Aldine has invested extensively in professional development for principals and teachers in the use of these tools and processes. The training has included instruction in how to update and review campus improvement plans, how to write action plans to guide and bolster specific areas of improvement, and how to use scorecards to continue to examine performanceresults in relation to objectives.

Typically, an ongoing self-monitoring system, or continuous improvement process, needs to include the following keyelements:

  • Agreement on important goals.
  • Performance data that breaks down progress toward those goals.
  • Diverse teams brought together to analyze the data.
  • Action plans or other interventions to improve results.
  • The gathering of more data to continue monitoring effectiveness, thereby completing the feedback loop and renewing the cycle of learning and improvement.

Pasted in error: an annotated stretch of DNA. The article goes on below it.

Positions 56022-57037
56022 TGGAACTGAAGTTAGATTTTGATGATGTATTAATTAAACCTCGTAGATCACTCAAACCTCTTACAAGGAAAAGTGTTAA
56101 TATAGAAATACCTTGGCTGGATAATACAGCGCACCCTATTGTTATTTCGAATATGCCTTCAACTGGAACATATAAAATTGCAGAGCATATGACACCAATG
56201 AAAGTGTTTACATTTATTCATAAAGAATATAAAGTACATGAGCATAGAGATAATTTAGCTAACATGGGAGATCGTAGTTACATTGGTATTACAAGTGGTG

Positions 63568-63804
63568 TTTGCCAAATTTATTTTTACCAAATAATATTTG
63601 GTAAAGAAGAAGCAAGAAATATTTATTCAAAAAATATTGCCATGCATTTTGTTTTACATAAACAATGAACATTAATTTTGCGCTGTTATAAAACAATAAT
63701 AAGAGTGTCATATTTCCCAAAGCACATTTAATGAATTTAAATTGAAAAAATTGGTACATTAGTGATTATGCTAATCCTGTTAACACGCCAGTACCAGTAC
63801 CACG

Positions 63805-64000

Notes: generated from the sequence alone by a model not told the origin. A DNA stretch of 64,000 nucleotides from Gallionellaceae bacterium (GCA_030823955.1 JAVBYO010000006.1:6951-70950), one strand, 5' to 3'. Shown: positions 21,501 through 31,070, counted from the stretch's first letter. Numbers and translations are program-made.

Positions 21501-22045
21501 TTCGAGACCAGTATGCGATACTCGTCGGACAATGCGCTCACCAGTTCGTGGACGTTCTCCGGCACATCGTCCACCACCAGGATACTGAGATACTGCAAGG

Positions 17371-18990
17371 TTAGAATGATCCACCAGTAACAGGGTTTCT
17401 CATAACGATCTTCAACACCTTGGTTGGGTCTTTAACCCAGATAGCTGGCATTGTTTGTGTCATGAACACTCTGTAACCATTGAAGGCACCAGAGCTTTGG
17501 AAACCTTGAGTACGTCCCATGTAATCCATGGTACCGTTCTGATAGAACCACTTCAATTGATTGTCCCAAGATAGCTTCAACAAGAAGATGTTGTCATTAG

At the same time that the feedback loop—self-monitoring, analysis, and action—connects individual school performance with the district’s broader goals for student achievement, it also provides important information to teachers. According to Bamberg, “The closer down you get to students, the more frequent the monitoring is, so that it’s every three weeks for the teachers. Every third week, the students will be given a common grade-level assessment. And theteachers will train together so that their instruction is aligned.”

A Two-Way Exchange